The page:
What medications cure chronic fatigue syndrome?
Nonsteroidal anti-inflammatory drugs: Patients with chronic fatigue syndrome may find relief using nonsteroidal anti-inflammatory drugs (NSAIDs). They are common pain relievers that reduce inflammation and include, among many others, aspirin, ibuprofen (Motrin, Advil, Nuprin, Rufen), and naproxen (Aleve, Naprosyn, Naprelan, Anaprox). People use these medications, also called NSAIDs, for pain relief. Some are available without a prescription, including naproxen
(Aleve) and ibuprofen (Advil, Bayer Select, Motrin, Nuprin). Prescription drugs include tramadol hydrochloride (Ultram), celecoxib (Celebrex), and other naproxen-containing medications (Anaprox, Naprosyn).
Tricyclic Antidepressants. Antidepressants known as tricyclics may be particularly helpful for chronic fatigue syndrome patients. For example, the tricyclic amitriptyline (Elavil) is known to relieve many of the symptoms of chronic fatigue syndrome, including sleeplessness and low energy levels. They may provide benefits by promoting deep sleep and inhibiting pain pathways in the nervous system. Improvement in symptoms can take three to four weeks. Other tricyclics include doxepin (Sinequan), desipramine (Norpramin), nortriptyline (Pamelor), clomipramine (Anafranil), and imipramine (Tofranil, Janimine). These agents can have severe side effects, although patients with chronic fatigue syndrome normally respond to much lower doses than those used to treat people with depression. In fact, many chronic fatigue syndrome patients cannot tolerate the higher doses commonly used to treat the psychiatric disorder. Like all medications, tricyclics must be taken as directed; overdose can be life threatening.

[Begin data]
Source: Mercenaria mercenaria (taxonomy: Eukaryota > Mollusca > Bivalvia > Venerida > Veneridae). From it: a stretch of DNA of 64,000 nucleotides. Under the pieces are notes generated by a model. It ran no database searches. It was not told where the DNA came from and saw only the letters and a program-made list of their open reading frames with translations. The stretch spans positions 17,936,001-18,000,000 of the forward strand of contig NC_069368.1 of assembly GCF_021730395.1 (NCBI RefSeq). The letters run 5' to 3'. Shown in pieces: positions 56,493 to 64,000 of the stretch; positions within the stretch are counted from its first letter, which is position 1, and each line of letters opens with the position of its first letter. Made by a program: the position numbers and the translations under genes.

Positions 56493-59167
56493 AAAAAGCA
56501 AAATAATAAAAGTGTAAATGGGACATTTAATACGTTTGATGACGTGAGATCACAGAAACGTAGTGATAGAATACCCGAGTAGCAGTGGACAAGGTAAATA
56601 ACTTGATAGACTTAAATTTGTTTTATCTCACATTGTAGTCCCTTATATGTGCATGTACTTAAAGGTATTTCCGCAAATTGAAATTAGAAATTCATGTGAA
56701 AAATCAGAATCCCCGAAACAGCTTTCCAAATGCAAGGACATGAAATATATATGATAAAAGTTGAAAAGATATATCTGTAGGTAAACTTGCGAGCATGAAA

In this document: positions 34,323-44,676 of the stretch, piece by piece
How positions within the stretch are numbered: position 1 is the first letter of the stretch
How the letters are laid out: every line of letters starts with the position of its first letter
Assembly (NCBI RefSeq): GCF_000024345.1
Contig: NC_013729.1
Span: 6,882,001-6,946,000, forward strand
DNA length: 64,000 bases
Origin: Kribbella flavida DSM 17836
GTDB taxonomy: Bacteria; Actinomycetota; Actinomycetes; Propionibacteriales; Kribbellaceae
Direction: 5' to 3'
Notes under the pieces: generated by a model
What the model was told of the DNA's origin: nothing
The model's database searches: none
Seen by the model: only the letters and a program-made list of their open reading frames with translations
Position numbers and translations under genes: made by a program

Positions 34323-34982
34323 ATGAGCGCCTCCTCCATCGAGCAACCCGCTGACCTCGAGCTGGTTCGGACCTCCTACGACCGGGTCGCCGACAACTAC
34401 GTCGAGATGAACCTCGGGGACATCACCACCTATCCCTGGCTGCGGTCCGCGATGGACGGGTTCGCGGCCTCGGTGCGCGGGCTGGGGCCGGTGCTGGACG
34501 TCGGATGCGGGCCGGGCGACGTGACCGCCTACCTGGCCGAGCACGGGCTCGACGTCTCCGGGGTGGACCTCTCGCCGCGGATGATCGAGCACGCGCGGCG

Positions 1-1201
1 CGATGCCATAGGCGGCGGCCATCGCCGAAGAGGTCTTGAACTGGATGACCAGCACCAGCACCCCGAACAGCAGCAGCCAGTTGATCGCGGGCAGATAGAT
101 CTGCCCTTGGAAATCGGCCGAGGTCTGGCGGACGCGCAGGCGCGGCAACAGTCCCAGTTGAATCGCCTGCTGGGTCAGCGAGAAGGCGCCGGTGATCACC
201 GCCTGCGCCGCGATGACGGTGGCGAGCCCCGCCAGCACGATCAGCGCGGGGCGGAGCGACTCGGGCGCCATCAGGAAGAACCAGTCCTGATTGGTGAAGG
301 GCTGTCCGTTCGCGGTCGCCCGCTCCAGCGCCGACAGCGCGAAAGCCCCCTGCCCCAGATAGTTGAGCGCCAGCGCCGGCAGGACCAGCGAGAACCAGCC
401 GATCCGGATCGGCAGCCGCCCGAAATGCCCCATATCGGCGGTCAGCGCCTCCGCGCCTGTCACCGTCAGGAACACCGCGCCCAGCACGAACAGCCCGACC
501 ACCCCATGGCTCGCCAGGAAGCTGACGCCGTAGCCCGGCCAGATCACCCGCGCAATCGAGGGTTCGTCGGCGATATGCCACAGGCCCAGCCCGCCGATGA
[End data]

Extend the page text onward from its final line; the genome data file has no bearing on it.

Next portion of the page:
Monoamine Oxidase Inhibitors (MAOIs). Monoamine oxidase inhibitors (MAOIs) block the enzyme monoamine oxidase, which has negative effects on many of the neurotransmitters that are important for well being. In one study moclobemide, a newer MAOI, was associated with improved energy levels in chronic fatigue syndrome patients regardless of whether they are depressed or not. Other MAOIs are likely to have similar effects. The most serious side effect of MAOIs is severe hypertension, which can be brought on by eating certain foods having a high tyramine content. Such foods include aged cheeses, most red wines, sauerkraut, vermouth, chicken livers, dried meats and fish, canned figs, fava beans, and concentrated yeast products. They also have serious interactions with a number of medications and should not be taken by pregnant women.
Stimulants: Stimulants may be used to treat lethargy or daytime sleepiness. Studies using modafinil (Provigil) have been completed, but the results have not been published, and currently this drug is only indicated for narcolepsy (brief attacks of deep sleep) and excess daytime sleepiness in patients identified in proper sleep studies.
Antimicrobials: A specific infection as a cause for chronic fatigue syndrome has not been identified, and antibiotic, antiviral, and antifungal drugs should not be prescribed for treatment of chronic fatigue syndrome in general. However, in people with elevated C pneumoniae levels, particularly increased IgM titers, antibiotic therapy with doxycycline (Doryx, Doxy) may be effective.
Anti-allergy therapy: Some people with chronic fatigue syndrome have allergies that periodically flare up. Nonsedating antihistamines may be helpful and include desloratadine (Clarinex), fexofenadine (Allegra), and cetirizine (Zyrtec). However, allergy therapy does not treat chronic fatigue syndrome itself.
Nicotinamide-Adenine Dinucleotide (NADH): A natural vitamin-like antioxidant supplement called nicotinamide adenine dinucleotide, or NADH (Enada), is also in trials. This substance boosts the brain chemical serotonin and triggers adenosine triphosphate (ATP), an energy-producing molecule found in every cell. Small studies are reporting improved symptoms in patients taking it, even after 18 months. Although the studies are small, these results showed promise.